Are You Due for a Cancer Screening This Movember?

Oct 1, 2023


Each November, the Movember Foundation encourages men to grow out their facial hair in a campaign to raise awareness for prostate and testicular cancers. This no-shave November, it may also be time to schedule your cancer screenings.

Research shows that men often delay routine health screenings, leading to worse health outcomes later down the road. Thankfully, getting your routine screenings can help prevent health problems and complications. Here’s what to know about men’s health screenings and cancer prevention.

What are health screenings and why do they matter?

Health screenings are tests that look for early signs of diseases. For example, prostate cancer screenings can detect cancer before you even experience symptoms. Usually, when doctors detect any disease in its early stages, the condition is easier to treat.

What routine screenings do men need?

Your primary care provider can advise you on what screenings you need based on your age, overall health and family history. Your annual exam is a crucial time to discuss any new health concerns, complete these routine screenings and ask your primary care provider any questions.

Usually, your primary care provider will check your blood pressure and make sure your vaccinations are up-to-date. You may also complete a survey that screens for mental health conditions such as depression. Your primary care provider will likely also give you personalized screening recommendations based on your family history and other risk factors. For example, you may need to start cancer screenings earlier than usual if you have a close family member who had cancer.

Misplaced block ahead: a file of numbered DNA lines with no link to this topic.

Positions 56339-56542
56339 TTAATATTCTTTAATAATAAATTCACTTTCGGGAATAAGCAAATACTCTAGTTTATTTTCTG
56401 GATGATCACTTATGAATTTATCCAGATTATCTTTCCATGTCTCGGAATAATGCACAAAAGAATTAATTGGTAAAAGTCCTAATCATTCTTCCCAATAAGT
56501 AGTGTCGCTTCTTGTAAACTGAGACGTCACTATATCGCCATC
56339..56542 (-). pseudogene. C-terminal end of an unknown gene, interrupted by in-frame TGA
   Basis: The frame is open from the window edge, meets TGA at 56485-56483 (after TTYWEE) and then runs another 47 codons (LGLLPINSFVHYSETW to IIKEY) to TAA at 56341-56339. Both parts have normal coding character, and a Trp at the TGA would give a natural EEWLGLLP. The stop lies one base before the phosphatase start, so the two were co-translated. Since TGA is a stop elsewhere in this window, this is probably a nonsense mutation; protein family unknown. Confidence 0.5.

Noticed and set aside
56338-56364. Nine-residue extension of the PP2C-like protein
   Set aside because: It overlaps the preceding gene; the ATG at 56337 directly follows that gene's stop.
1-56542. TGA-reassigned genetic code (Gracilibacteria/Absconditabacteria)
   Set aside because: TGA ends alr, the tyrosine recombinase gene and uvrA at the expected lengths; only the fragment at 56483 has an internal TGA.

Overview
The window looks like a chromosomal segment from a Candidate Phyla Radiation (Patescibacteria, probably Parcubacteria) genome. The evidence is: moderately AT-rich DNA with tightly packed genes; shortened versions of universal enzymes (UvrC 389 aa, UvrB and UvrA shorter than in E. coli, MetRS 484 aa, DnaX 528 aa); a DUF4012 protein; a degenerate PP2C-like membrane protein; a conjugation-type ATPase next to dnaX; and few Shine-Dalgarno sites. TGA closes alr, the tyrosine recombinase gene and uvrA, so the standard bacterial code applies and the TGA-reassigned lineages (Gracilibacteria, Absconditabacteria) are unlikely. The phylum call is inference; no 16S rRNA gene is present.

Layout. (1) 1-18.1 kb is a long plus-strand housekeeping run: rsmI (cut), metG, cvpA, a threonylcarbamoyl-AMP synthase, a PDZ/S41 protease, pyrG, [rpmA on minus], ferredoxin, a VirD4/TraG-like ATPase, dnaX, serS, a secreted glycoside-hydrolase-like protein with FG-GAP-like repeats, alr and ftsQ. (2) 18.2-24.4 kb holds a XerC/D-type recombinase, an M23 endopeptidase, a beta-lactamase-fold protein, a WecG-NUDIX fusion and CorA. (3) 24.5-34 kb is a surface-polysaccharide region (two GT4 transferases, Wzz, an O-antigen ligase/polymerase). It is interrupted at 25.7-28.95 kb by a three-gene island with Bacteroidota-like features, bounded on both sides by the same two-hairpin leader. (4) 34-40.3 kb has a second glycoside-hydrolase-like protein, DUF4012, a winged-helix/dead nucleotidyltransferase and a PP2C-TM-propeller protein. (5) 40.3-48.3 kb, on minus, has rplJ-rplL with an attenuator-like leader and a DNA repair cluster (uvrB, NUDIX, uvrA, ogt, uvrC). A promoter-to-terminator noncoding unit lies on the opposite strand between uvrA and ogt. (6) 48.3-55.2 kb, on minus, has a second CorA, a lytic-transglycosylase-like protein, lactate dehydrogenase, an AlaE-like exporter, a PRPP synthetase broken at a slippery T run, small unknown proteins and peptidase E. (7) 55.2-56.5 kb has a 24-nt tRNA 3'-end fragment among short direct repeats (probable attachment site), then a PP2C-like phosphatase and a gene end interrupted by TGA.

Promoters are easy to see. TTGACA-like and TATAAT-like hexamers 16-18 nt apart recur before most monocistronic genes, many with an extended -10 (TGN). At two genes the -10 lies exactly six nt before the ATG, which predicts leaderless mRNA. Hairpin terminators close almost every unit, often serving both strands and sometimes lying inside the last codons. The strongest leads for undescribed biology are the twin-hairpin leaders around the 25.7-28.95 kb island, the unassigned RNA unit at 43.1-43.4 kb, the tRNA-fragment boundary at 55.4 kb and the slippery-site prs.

What about cancer prevention?

All men 50 and older should start talking to their doctor about cancer screenings, even if they have few or low risk factors. There’s no guaranteed way to prevent cancer, but regular screenings can catch the disease early when it’s easier to treat. Your doctor will likely speak with you about:

  • Colon cancer screening: The gold-standard guidance is to have your first colonoscopy by age 45 and to continue this screening every 10 years if your results are normal. During a colonoscopy, your provider checks for abnormal tissue, signs of cancer or small growth called polyps that could turn into cancer. Not only can they detect polyps during this test, but they can remove them during the same exam. Depending on your risk factors and preferences, you may have a flexible sigmoidoscopy every five years or an annual fecal occult blood test.
  • Prostate cancer screening: Not every man needs a prostate cancer screening. Your provider may recommend screenings based on your age and overall risk. You may have a prostate-specific antigen (PSA) blood test. Based on the results of your PSA levels, your provider may recommend retesting every one to two years.
  • Testicular cancer screening: There’s no routine in-office screening for testicular cancer. But your doctor can explain how to perform monthly self-checks. You should check your testicles for any abnormalities, including hard bumps, size or shape changes. If you notice anything irregular, follow up with your healthcare provider for further screening.

In addition to growing out your mustache, this month is the perfect time to talk with your primary care provider about routine health screenings and cancer prevention. Find a provider to schedule your wellness check-up today.